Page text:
Xero6ac: E.E. Worrall a,*, J.K. Litamoi b, B.M. Seck b, G. Ayelet b
The accepted procedure for the long-term preservation of live viruses and bacteria in vaccines has been lyophilisation. We show that thermolabile viruses can be dehydrated in vitro, within 18 h, in an excipient containing trehalose. We further demonstrate that in the resulting dehydrated state, where the viruses are captive in a metastable glass composed of trehalose, they are capable of resisting 45°C for a period of 14 days with minimal loss of potency.
© 2000 Elsevier Science Ltd. All rights reserved.
The preservation of biodegradable materials by dehydration and osmoconcentration is a familiar and ancient technology. When the task of preserving sensitive biomolecules became necessary, simple drying by dehydration failed, as structural water was removed, causing subsequent denaturation and loss of vital activity. Cryopreservation in liquid nitrogen and lyophilisation have become the accepted methods for the long term preservation of sensitive biomolecules, the latter method being used extensively for the preservation of live attenuated vaccines.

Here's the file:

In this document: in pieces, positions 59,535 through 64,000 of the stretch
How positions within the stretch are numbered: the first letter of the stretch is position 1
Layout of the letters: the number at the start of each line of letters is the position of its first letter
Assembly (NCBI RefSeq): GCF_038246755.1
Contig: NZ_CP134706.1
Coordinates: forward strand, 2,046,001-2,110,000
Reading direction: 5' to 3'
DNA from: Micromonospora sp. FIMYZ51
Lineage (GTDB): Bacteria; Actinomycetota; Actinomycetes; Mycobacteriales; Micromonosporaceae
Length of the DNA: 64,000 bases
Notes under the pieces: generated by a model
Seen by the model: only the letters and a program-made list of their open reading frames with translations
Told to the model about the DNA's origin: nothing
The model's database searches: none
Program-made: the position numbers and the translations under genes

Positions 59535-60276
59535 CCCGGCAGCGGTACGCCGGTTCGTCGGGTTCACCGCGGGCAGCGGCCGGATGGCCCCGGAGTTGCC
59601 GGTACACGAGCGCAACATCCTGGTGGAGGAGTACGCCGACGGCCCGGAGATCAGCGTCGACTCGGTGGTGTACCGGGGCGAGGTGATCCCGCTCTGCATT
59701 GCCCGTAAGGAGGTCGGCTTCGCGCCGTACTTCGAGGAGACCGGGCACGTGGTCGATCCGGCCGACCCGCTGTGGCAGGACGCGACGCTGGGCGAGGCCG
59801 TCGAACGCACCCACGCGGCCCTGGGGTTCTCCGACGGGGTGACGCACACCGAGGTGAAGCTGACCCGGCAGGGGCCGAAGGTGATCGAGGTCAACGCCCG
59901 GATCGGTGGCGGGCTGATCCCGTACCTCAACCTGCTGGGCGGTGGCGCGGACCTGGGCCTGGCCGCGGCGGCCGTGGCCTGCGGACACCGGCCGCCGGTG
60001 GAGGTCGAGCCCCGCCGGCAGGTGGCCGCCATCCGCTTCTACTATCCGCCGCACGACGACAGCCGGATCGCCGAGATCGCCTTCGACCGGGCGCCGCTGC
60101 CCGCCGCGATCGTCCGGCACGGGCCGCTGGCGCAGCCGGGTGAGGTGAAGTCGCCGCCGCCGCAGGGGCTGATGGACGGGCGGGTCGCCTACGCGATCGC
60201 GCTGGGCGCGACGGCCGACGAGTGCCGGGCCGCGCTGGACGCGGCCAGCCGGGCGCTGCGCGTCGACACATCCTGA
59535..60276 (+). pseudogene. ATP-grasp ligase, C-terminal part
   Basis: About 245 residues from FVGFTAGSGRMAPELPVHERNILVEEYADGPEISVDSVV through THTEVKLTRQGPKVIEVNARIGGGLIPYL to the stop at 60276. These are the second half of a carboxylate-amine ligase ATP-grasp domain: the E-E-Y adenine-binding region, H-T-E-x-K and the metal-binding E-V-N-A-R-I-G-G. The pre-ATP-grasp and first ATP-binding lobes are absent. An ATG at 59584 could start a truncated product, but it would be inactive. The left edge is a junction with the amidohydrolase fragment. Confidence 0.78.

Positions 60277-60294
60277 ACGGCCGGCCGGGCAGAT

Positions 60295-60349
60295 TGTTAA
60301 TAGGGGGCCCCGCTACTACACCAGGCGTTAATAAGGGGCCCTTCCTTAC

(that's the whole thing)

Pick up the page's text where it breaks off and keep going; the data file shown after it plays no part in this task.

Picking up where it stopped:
The results obtained from paired samples of RP and PPR vaccine dried for 1 h, using the method described above, in comparison with a control sample of lyophilised vaccine, and also with the parent untreated virus pool containing 2.5% trehalose were as depicted in Tables 3 and 4. The excipient containing 2.5% trehalose gave good protection of RP virus following the 1-h rapid dehydration at 37°C under conditions of reduced pressure at 800 mbar with the loss following drying of 0.45 log10 TCID50:ml. The protection of the PPR virus in the same excipient was excellent with only the loss of 0.15 log10 TCID50:ml following drying. The inclusion of a lyophilised reference vaccine of known titre was merely included as a check on the virus titration procedure.